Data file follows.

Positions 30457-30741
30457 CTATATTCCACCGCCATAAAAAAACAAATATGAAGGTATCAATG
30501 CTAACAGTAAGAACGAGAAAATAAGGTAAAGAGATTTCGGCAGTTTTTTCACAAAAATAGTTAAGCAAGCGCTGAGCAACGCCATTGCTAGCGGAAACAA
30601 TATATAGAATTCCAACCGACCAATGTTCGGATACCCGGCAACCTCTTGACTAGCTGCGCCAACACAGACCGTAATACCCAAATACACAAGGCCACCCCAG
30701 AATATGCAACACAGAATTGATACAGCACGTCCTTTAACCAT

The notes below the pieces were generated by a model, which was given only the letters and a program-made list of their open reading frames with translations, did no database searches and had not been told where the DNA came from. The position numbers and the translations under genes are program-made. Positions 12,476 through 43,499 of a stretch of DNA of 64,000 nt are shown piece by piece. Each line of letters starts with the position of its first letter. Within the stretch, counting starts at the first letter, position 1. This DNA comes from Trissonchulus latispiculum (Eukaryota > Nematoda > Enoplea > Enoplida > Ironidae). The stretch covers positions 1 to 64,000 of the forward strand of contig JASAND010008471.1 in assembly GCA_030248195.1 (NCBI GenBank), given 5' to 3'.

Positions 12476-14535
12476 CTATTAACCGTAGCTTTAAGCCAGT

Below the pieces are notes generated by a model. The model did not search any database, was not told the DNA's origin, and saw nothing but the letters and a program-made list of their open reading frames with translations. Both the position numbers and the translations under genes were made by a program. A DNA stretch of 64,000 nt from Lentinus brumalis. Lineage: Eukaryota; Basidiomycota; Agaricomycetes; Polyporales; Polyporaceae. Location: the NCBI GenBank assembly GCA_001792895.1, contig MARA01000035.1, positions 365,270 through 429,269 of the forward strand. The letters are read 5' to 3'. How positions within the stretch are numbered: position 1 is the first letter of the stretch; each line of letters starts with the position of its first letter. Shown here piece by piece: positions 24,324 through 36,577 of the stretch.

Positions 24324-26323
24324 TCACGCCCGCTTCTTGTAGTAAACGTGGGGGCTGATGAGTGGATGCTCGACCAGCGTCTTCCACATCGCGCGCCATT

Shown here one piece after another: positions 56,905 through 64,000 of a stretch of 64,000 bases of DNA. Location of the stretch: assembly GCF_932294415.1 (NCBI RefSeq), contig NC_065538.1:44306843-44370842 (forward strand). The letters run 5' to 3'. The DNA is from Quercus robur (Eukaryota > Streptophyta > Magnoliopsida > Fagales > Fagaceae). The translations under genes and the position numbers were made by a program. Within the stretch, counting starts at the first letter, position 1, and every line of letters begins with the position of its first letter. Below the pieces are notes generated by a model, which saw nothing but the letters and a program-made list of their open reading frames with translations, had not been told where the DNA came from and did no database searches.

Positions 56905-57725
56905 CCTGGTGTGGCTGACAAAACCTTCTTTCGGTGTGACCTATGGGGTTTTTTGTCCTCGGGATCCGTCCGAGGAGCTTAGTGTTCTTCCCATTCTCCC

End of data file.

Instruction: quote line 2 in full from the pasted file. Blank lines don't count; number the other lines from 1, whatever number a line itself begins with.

30457 CTATATTCCACCGCCATAAAAAAACAAATATGAAGGTATCAATG